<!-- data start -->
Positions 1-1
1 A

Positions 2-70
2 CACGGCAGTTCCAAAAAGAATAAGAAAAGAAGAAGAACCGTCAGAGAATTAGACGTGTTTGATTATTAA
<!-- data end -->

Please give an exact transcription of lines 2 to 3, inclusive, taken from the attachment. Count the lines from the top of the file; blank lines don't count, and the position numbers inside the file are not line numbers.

1 A

Positions 2-70